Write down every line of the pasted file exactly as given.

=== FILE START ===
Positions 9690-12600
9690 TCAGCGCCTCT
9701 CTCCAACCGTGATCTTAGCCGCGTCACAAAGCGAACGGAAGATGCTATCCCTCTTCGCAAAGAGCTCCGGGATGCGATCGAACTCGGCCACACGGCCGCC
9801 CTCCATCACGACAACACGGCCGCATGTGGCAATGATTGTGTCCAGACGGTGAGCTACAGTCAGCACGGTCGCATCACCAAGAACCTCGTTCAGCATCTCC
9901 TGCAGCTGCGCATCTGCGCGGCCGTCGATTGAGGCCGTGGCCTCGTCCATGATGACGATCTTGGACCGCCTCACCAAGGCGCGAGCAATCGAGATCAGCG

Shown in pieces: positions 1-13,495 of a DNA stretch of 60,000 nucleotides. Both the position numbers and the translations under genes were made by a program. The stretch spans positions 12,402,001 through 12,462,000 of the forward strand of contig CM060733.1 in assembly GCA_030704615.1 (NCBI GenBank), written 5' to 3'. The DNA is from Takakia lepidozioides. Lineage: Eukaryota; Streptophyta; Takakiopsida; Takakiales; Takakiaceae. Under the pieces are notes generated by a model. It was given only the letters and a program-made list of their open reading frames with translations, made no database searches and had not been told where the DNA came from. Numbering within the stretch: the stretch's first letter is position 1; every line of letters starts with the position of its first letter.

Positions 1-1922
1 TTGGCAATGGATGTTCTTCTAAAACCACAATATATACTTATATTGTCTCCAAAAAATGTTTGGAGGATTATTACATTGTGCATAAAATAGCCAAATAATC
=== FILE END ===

Positions 9690-12600
9690 TCAGCGCCTCT
9701 CTCCAACCGTGATCTTAGCCGCGTCACAAAGCGAACGGAAGATGCTATCCCTCTTCGCAAAGAGCTCCGGGATGCGATCGAACTCGGCCACACGGCCGCC
9801 CTCCATCACGACAACACGGCCGCATGTGGCAATGATTGTGTCCAGACGGTGAGCTACAGTCAGCACGGTCGCATCACCAAGAACCTCGTTCAGCATCTCC
9901 TGCAGCTGCGCATCTGCGCGGCCGTCGATTGAGGCCGTGGCCTCGTCCATGATGACGATCTTGGACCGCCTCACCAAGGCGCGAGCAATCGAGATCAGCG

Shown in pieces: positions 1-13,495 of a DNA stretch of 60,000 nucleotides. Both the position numbers and the translations under genes were made by a program. The stretch spans positions 12,402,001 through 12,462,000 of the forward strand of contig CM060733.1 in assembly GCA_030704615.1 (NCBI GenBank), written 5' to 3'. The DNA is from Takakia lepidozioides. Lineage: Eukaryota; Streptophyta; Takakiopsida; Takakiales; Takakiaceae. Under the pieces are notes generated by a model. It was given only the letters and a program-made list of their open reading frames with translations, made no database searches and had not been told where the DNA came from. Numbering within the stretch: the stretch's first letter is position 1; every line of letters starts with the position of its first letter.

Positions 1-1922
1 TTGGCAATGGATGTTCTTCTAAAACCACAATATATACTTATATTGTCTCCAAAAAATGTTTGGAGGATTATTACATTGTGCATAAAATAGCCAAATAATC